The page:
Nothing beats a good road trip with great friends. In my opinion anyway.
A cool car (at least comfortable), with banging music, look, this isn’t even debatable. A fantastic destination and good people to go with. This is the perfect recipe for a road trip. Now, a road trip with photography friends has a totally different set of rules and expectations. I have my own set of expectations when taking a road trip with photographers as opposed to normal people.
Enroute to Lake Jipe
People are so picky with their music. I totally understand, I am too. Best case scenario, send your fave music to one person (car owner maybe) so they put it all on a flash drive for the trip. This is assuming the car stereo has a usb option. If it doesn’t, get another stereo. If not, get on Spotify and each person can have a chance to select a playlist to listen to. Or give everyone a chance to deejay. Even for an hour before it rotates. Please make it fire.
Look, as photographers, the destination is important but not more important than the journey. I have many friends (my wife included) who get so bored that we keep stopping to shoot because we do stop, a LOT. We can’t pass by something interesting and not stop to shoot. I think that next time, we’ll put all the people in a hurry in one car and have them just go ahead. We can find them at the destination.
This is so serious that we’ve gotten to campsites as late as 2am. First time this happened we were heading to Lake Chala, on the Tanzanian side. We got delayed at the border at Namanga and ended up leaving at 8pm. As we were driving toward Moshi, we saw the moon rising with a huge Baobab tree in the fore ground. We decided to do a “quick” shoot. We were there till midnight. We didn’t even know the location to this campsite but after circling around Moshi for a bit, we found the road heading there and made it at 2am. This was my first time camping. Learning to set up the tent and successfully do so took an hour and by 3am most of us were asleep. We were up at 5.30 to shoot the sunrise.
Somewhere near Taita (honestly not sure where exactly). Same in the photo below.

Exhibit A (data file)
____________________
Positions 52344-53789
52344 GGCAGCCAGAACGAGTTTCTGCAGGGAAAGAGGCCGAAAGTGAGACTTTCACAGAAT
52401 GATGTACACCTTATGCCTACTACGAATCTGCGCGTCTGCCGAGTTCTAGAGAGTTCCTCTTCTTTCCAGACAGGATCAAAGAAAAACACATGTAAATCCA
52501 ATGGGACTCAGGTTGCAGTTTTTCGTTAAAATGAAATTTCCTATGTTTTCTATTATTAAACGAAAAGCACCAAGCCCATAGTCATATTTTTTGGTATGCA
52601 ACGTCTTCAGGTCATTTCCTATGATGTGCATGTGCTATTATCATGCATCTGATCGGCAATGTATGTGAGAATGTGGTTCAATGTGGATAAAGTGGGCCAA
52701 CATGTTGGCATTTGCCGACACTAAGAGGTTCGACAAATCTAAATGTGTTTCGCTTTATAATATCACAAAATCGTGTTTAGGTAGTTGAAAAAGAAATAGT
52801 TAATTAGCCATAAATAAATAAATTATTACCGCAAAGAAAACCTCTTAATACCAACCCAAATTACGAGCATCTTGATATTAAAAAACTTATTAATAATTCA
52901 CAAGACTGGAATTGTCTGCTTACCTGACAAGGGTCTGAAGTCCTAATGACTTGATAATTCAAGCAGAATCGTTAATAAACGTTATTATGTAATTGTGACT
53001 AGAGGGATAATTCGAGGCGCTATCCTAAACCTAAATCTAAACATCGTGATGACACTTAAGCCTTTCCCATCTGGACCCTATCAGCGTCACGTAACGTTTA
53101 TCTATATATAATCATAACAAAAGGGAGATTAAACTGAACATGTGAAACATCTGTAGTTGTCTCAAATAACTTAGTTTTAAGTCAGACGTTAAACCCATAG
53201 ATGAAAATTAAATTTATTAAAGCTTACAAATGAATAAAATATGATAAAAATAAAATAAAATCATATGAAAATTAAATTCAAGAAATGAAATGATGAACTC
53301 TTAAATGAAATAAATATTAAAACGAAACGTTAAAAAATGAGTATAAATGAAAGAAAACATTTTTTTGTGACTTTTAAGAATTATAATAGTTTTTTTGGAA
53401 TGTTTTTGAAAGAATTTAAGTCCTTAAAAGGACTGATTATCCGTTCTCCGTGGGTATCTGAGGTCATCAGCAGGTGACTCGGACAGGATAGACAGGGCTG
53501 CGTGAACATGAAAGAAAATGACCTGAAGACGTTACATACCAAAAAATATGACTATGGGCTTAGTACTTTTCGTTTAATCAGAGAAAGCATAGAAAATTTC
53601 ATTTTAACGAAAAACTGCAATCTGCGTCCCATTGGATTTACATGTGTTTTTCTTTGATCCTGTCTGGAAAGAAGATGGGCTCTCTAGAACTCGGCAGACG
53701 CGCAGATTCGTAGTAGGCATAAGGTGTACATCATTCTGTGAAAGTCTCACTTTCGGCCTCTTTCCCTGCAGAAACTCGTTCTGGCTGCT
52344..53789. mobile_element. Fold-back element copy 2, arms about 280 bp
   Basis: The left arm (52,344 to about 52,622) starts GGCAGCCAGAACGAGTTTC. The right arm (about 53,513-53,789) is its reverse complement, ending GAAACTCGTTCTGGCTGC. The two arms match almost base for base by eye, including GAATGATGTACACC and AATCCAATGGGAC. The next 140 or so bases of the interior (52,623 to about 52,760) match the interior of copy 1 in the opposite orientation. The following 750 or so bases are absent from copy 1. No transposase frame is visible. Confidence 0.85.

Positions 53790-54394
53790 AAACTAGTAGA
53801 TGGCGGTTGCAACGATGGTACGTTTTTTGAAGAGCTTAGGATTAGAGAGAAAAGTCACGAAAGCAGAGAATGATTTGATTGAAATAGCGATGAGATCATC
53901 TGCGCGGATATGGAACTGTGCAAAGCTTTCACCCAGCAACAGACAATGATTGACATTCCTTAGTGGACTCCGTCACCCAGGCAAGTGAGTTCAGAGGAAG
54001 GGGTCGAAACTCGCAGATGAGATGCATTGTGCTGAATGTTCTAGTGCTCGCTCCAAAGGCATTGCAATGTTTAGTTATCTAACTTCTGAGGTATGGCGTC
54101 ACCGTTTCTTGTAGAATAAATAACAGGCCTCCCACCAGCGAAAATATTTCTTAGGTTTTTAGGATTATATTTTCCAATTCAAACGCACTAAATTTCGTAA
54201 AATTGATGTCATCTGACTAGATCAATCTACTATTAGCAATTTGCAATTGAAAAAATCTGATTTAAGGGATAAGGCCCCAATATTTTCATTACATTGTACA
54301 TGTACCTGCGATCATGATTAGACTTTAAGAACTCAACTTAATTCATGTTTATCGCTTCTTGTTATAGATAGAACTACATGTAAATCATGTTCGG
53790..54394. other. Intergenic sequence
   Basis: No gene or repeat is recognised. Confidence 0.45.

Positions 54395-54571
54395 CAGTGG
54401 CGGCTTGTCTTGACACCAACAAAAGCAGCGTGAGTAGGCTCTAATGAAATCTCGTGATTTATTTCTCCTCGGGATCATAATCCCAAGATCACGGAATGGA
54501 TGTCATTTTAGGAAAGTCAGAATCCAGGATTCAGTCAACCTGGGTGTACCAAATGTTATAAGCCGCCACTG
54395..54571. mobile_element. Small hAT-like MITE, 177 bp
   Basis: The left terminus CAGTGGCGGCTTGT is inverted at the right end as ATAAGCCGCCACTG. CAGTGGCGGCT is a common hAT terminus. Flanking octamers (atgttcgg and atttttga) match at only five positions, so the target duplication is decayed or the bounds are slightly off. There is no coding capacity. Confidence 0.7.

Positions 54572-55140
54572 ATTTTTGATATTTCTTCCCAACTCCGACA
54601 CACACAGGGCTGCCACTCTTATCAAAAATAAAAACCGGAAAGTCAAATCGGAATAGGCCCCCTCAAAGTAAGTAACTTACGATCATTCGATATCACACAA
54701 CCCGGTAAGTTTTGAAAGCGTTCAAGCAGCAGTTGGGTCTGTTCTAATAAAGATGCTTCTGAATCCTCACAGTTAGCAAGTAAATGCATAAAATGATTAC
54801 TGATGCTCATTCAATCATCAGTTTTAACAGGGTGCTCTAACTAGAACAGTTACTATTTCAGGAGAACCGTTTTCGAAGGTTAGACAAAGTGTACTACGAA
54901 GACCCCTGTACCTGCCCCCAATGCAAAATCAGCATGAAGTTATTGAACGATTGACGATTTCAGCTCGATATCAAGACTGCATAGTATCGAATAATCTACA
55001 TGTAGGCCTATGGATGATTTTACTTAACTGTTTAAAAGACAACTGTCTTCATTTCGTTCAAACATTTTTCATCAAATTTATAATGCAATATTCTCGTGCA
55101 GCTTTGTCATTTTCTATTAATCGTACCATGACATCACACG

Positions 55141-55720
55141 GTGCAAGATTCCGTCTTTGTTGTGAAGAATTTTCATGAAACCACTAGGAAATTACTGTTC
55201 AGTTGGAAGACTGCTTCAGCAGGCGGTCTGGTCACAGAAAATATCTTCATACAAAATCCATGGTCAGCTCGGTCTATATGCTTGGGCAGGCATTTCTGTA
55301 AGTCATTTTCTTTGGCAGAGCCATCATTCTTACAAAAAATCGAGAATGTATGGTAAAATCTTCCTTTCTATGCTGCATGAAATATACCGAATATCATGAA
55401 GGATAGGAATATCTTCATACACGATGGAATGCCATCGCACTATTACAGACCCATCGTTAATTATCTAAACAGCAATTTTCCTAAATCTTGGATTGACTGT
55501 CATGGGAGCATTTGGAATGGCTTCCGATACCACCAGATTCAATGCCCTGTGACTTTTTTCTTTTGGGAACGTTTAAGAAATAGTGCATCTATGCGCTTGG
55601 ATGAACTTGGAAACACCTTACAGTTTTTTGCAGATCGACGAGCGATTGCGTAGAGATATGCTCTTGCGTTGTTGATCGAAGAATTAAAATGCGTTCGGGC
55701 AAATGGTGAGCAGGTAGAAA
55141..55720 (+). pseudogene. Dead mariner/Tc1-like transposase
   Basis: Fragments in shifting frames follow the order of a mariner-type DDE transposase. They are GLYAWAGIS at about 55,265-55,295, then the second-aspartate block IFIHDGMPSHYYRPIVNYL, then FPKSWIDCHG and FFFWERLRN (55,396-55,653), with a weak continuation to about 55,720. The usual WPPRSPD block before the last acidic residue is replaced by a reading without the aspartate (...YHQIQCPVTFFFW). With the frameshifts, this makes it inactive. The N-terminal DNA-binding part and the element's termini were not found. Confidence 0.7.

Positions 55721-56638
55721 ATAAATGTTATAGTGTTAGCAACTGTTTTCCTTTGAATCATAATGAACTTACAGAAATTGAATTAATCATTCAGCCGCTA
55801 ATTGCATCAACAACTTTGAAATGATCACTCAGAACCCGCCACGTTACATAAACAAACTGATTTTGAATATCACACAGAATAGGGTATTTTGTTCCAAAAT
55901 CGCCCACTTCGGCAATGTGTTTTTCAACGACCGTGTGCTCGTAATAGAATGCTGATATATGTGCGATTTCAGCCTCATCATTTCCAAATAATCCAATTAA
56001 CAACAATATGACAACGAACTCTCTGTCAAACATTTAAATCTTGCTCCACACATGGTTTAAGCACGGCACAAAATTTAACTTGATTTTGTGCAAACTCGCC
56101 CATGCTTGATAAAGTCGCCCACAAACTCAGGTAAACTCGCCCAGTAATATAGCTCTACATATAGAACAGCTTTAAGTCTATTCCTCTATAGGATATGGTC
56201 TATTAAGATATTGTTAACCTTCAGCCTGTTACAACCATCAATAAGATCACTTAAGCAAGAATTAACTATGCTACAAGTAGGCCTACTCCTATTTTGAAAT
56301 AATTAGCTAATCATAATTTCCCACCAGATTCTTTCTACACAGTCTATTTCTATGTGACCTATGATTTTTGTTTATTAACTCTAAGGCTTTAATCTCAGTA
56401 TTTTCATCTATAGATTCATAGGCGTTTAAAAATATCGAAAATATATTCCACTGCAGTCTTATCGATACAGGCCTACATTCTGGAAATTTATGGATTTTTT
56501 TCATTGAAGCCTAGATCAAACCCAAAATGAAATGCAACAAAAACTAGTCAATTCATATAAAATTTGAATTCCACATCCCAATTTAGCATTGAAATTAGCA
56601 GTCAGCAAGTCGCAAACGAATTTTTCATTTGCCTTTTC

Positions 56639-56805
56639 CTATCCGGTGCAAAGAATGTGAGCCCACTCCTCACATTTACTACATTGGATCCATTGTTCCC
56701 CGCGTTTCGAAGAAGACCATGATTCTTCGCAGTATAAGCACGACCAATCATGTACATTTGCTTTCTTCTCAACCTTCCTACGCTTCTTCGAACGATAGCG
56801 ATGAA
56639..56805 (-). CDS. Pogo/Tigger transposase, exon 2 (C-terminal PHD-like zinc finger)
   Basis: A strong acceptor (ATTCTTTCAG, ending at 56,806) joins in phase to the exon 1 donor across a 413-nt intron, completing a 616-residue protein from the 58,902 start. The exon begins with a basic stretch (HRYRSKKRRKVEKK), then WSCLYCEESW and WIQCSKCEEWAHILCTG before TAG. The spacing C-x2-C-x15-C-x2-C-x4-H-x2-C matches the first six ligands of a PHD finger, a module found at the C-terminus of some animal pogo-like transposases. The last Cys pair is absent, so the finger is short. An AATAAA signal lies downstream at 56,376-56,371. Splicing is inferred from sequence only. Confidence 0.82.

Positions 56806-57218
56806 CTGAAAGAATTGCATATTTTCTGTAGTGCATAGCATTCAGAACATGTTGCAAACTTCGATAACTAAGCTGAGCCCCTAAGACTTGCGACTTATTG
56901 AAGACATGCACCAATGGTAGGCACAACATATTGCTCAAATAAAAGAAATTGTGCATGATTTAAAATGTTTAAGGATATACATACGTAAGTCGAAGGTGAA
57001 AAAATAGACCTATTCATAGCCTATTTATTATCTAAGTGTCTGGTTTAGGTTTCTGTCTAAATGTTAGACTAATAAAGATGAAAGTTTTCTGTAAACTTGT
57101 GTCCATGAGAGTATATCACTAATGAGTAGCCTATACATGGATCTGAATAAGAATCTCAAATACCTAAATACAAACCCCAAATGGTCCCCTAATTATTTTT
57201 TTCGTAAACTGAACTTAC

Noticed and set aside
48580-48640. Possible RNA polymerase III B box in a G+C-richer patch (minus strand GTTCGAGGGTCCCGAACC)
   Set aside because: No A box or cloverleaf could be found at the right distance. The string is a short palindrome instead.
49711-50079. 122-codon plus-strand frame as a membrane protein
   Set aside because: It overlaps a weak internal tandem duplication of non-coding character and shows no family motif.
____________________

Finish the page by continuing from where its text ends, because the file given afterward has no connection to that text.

Everybody has to bring something to eat in the car. Don’t be the cheapo. The job of the backbenchers however, is to distribute these at the appropriate moments and sense with their intuition when the people are having the munchies and pass on the supplies. This is if they are even awake (backbench people are always asleep on road trips). No more needs to be said.
Take all routes and detours possible. Especially as a photographer. The hardest and unexpected routes often bring with them the best views. Also remember this, if it’s easy to get somewhere, every other photographer will have that photo. To get the shots no one else has, go further and do the stuff no other photographer does. Get there earlier, hike further, jump fences, stay there longer.
Samburu. We saw a rough & rocky road and decided to follow it (despite better judgement) and it brought us to the top of this hill for this view at sunrise. Superb.
I try to camp as much as possible. Camping gets you right where the action is. You can camp right next to a lake, in a park, on the beach, where the views are. Camping is a billion star accommodation and with the right friends, it can be even cooler. Set up camp as early as possible then chill. Always have an air mattress. I’m not even kidding with this. It makes the difference between loving camping and absolutely hating it. Also, if the ground is really cold, an air mattress separates you from the cold ground making a big warm difference.